Introduce the importance of wellness at the beginning of fellowship by devoting a day of orientation to the discussion of maintaining one’s wellbeing in fellowship. The goal of a wellness program should not be to lessen the milestones or achievements a trainee needs to achieve in order to graduate, but rather to give a trainee the rest and stamina to hit the competencies needed to be a successful graduate. Programs should facilitate a discussion at conferences surrounding aspects of training and career building including health, work-life balance, academic portfolio building, and nutrition.


We focus on supporting personal health by supplying all fellows with access to comprehensive health benefits through the institution including preventative care, emotional health support available at all times, ensuring healthy lunch options during fellow conferences, facilitating discount gym membership as well as discount movie, theatre, and sporting event tickets. We also provide financial education on the business of medicine, practice management, contract negotiations, financial planning and disability coverage.


Our faculty has helped to support this effort by making strides to highlight positive medical decisions in the ICU through our Great ICU Saves and resilience conference aimed at raising up success which helps to balance things like M&M. Our outpatient faculty have fellows partake in mindfulness or positivity sessions weekly prior to the outpatient clinics. Quarterly class meetings facilitated by a psychologist which focus on improving resiliency and promoting stress reduction. We tap into creative energy with Narrative Medicine sessions. Faculty involvement has been key as they too are experiencing burnout, and while all factors are not the same, healing can start together.


Additionally, we attempt to create unity and community between our fellows through activities including division softball, hikes for the 1st-year fellows, department happy hours, bowling, class dinners, journal clubs in faculty homes, divisional holiday party, fellowship graduation, Winterfest (house staff Winter Formal), and alumni networking events at national conferences.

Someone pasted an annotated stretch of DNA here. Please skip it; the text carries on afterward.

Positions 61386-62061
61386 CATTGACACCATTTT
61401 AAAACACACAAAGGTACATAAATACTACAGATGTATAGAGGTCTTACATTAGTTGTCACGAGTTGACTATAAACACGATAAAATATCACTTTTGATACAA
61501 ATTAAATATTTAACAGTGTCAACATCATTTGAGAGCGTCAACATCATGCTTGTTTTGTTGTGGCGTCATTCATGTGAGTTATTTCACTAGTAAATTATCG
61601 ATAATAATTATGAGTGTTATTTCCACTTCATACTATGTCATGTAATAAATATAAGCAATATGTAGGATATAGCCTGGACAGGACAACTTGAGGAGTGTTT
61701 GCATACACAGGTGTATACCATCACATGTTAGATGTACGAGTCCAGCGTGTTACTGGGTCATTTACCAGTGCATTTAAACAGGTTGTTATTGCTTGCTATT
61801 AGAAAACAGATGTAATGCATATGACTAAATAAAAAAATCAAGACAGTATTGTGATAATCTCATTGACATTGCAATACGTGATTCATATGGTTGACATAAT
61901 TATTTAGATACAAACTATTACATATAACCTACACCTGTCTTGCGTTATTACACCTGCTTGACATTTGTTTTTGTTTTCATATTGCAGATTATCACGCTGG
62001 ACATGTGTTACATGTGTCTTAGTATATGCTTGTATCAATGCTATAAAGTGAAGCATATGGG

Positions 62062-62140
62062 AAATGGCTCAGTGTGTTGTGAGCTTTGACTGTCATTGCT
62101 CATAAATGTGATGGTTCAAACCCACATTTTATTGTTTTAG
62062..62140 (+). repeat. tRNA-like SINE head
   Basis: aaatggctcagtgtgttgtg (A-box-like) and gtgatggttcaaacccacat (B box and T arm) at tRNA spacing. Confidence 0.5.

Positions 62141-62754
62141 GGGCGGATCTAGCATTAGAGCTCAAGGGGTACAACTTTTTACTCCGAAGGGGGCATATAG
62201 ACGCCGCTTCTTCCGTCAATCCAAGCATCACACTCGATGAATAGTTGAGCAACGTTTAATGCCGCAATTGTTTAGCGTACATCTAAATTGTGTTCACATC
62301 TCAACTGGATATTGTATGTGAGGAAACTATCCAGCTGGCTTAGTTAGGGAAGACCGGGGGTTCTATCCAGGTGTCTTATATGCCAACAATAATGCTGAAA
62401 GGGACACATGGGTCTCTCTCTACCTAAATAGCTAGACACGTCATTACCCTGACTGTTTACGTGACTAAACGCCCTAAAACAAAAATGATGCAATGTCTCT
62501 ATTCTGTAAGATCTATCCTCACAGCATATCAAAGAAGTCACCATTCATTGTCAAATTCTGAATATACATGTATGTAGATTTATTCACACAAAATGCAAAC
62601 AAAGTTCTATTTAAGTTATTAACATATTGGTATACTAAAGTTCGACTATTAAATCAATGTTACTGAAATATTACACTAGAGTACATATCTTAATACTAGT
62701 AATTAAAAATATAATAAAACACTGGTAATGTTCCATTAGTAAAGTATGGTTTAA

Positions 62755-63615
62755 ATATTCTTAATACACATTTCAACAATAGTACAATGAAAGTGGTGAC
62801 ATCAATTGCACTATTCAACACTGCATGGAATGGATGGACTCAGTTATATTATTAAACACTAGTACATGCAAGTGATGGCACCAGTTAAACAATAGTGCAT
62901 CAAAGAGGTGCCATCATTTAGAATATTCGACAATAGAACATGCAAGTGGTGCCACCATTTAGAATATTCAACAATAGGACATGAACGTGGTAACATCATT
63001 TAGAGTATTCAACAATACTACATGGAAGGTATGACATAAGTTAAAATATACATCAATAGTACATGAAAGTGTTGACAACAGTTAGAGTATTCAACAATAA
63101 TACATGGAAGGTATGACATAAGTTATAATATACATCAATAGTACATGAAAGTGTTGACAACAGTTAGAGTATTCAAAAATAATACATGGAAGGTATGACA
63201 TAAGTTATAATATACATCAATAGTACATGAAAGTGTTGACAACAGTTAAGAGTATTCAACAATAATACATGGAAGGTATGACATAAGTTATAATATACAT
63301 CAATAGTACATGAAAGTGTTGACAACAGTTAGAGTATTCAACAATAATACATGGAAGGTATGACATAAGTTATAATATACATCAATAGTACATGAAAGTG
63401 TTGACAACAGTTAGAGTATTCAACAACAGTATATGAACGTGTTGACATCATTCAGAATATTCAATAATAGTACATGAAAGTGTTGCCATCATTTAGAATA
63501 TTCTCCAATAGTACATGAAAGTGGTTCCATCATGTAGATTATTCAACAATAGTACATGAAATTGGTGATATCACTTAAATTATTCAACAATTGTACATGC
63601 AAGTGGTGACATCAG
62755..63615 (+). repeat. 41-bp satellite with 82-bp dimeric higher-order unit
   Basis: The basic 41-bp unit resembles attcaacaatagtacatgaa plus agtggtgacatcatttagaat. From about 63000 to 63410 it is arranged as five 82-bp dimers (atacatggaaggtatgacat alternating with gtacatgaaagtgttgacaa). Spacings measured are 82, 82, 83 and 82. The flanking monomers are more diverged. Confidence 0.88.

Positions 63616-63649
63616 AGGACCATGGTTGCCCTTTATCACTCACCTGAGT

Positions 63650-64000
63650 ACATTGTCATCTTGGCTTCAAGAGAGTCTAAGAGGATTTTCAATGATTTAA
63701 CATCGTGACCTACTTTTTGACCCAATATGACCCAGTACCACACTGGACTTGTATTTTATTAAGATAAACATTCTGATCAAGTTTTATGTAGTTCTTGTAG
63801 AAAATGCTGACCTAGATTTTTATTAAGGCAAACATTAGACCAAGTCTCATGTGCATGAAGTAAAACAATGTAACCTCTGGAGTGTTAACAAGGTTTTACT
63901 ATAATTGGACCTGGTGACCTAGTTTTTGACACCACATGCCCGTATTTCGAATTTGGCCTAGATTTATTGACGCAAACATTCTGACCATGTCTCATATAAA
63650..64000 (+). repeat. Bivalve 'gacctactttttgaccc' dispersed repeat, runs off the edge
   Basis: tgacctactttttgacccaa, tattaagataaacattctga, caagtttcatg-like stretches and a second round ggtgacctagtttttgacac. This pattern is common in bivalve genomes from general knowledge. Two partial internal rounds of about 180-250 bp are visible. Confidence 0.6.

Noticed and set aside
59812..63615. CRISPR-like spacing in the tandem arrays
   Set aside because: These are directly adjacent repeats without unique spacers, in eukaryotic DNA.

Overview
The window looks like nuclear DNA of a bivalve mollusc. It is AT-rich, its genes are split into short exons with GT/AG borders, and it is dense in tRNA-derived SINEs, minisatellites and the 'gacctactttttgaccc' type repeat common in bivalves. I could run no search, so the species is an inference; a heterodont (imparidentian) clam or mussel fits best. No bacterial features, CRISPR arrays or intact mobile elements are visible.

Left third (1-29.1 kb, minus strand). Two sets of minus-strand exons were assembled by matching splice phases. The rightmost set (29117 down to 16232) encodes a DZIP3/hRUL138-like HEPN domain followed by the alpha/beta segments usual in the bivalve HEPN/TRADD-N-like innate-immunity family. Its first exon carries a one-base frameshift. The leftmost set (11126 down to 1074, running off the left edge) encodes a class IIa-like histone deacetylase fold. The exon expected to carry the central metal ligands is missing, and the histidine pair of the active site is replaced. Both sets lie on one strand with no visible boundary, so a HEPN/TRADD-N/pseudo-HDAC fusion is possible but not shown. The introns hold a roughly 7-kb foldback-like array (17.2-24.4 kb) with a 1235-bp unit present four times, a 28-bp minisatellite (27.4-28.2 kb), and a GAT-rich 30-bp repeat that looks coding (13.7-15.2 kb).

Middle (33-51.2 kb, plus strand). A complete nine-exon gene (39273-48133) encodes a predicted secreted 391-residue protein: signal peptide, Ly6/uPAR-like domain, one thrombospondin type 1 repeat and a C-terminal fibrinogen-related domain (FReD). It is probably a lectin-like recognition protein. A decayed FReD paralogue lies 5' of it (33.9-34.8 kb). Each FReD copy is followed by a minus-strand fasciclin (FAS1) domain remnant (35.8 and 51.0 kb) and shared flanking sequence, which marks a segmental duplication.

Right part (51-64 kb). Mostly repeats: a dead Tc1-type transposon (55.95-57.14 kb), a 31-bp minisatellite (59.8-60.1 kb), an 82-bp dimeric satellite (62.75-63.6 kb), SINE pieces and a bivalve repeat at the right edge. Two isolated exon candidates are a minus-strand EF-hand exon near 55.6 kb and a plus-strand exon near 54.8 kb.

While this curriculum is what our program employs there are many different ways to have a successful wellness curriculum. Implementation can be different based on institutional limitations but the key is to normalize asking for help, screen often, and provides a multi-faceted support structure that allows time for self-discovery of what healing or diastole is needed on an individual level. A successful wellness program will give trainees the healing toolbox they need to have and maintain a healthy, long, successful career in medicine.


  1. Gabbe, S.G.; Melville, J.; Mandel, L.; Walker, E. Burnout in Chairs of Obstetrics and Gynecology: Diagnosis, Treatment, and Prevention. Am. J. Obstet. Gynecol. 2002, 186, 601–612, doi:10.1067/mob.2002.122391.
  2. Lall, M.D.; Gaeta, T.J.; Chung, A.S.; Dehon, E.; Malcolm, W.; Ross, A.; Way, D.P.; Weichenthal, L.; Himelfarb, N.T. Assessment of Physician Well-Being, Part One: Burnout and Other Negative States. West. J. Emerg. Med. 2019, 20, 278–290, doi:10.5811/westjem.2019.1.39665.
  3. Linzer, M.; Shah, P.; Nankivil, N.; Cappelucci, K.; Poplau, S.; Sinsky, C. The Mini Z Resident (Mini ReZ): Psychometric Assessment of a Brief Burnout Reduction Measure. J. Gen. Intern. Med. 2023, 38, 545–548, doi:10.1007/s11606-022-07720-0.


Melissa B. Lesko, DO is a Transplant Pulmonologist at NYU Langone Medical Center and an Assistant Program Director for the Pulmonary and Critical Care Fellowship Program. Her interests include donor management for transplant, telemedicine, remote monitoring, as well as, trainee and physician wellness.

Shari B Brosnahan, MD is an inpatient Pulmonary and Critical Care Attending and NYU Langone Medical Center and an Associate Program Director of the Pulmonary and Critical Care Fellowship. She serves on the ethics committee, the conscious sedation committee, and teaches in the internal medicine medical student clerkship. Her research interests include pulmonary embolism, medical ethics, and medical education.